25 tn The Greek term here is παιδίσκη (paidiskh), referring to a slave girl or slave woman.

26 tn Grk “he denied it, saying.” The referent (Peter) has been specified in the translation for clarity. The participle λέγων (legwn) is redundant and has not been translated.

27 sn Woman was a polite form of address (see BDAG 208-9 s.v. γυνή), similar to “Madam” or “Ma’am” used in English in different regions.

28 sn The expression “I do not know him” had an idiomatic use in Jewish ban formulas in the synagogue and could mean, “I have nothing to do with him.”

29 tn Here καί (kai) has been translated as “then” to indicate the implied sequence of events within the narrative.

30 sn In Mark 14:69, the same slave girl made the charge. So apparently Peter was being identified by a variety of people.

31 tn Here and in v. 60 “Man” is used as a neutral form of address to a stranger.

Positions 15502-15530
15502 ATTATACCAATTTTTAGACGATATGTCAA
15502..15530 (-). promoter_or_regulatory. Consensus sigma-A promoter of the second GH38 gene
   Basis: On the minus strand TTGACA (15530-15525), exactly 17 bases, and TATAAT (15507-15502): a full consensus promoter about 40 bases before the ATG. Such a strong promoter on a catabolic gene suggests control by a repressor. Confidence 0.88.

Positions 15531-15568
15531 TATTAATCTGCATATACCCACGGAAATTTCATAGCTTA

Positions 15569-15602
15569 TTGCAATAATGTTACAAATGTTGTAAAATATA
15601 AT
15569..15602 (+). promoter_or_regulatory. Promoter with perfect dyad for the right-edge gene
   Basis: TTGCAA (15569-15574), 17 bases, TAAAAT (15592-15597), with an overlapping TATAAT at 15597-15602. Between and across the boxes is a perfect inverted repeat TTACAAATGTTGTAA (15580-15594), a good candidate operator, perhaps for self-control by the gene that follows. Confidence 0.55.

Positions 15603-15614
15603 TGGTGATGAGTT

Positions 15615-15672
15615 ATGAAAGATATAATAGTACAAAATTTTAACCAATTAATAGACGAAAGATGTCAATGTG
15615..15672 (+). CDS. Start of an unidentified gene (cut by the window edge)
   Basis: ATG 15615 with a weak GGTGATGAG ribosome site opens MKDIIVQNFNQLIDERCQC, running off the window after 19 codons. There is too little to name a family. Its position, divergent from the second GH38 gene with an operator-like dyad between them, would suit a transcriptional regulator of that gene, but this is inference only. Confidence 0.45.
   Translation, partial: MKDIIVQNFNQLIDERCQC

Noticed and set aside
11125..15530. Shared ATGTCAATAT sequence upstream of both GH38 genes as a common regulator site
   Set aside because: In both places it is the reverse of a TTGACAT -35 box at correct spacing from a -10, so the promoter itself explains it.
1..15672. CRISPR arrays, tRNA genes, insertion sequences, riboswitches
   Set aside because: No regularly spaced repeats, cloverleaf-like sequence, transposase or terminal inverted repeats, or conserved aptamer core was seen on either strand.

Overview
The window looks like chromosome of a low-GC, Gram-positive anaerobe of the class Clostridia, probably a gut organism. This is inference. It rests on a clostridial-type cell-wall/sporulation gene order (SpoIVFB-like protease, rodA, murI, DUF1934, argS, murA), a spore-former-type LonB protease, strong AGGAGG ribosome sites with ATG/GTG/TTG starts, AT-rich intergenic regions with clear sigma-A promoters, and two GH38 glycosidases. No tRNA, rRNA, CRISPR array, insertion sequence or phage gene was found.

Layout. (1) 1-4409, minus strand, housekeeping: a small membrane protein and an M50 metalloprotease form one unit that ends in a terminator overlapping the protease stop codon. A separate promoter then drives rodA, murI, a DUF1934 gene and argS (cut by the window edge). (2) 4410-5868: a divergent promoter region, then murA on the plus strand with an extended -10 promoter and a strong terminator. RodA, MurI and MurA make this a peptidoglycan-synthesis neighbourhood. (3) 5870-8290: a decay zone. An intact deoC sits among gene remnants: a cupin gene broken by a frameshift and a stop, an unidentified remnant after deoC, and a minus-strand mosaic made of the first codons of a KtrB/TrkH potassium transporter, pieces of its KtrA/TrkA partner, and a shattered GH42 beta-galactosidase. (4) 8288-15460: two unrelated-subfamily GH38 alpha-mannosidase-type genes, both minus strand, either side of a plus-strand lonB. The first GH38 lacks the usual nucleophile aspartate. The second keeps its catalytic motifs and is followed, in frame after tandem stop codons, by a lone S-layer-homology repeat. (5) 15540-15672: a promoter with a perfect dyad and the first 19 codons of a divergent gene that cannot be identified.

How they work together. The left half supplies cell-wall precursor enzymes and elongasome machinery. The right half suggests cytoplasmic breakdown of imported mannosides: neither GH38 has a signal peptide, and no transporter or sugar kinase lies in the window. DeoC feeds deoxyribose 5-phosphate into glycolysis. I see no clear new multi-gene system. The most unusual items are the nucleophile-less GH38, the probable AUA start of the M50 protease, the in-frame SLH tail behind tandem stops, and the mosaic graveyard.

32 tn Grk “insisted, saying.” The participle λέγων (legwn) is redundant in English and has not been translated here.

33 sn According to Mark 14:70 it was Peter’s accent that gave him away as a Galilean.

34 tn Grk “And immediately.” Here καί (kai) has not been translated because of differences between Greek and English style.

35 tn A real rooster crowing is probably in view here (rather than the Roman trumpet call known as gallicinium), in part due to the fact that Mark 14:72 mentions the rooster crowing twice. See the discussion at Matt 26:74.

36 tn Here καί (kai) has been translated as “then” to indicate the implied sequence of events within the narrative.

37 tn “The word of the Lord” is a technical expression in OT literature, often referring to a divine prophetic utterance (e.g., Gen 15:1, Isa 1:10, Jonah 1:1). In the NT it occurs 15 times: 3 times as ῥῆμα τοῦ κυρίου (rJhma tou kuriou; here and in Acts 11:16, 1 Pet 1:25) and 12 times as λόγος τοῦ κυρίου (logo" tou kuriou; Acts 8:25; 13:44, 48, 49; 15:35, 36; 16:32; 19:10, 20; 1 Thess 1:8, 4:15; 2 Thess 3:1). As in the OT, this phrase focuses on the prophetic nature and divine origin of what has been said. Because of its technical nature the expression has been retained in the translation in preference to a smoother rendering like “remembered what the Lord had said” (cf. TEV, NLT).

38 sn When Peter went out and wept bitterly it shows he really did not want to fail here and was deeply grieved that he had.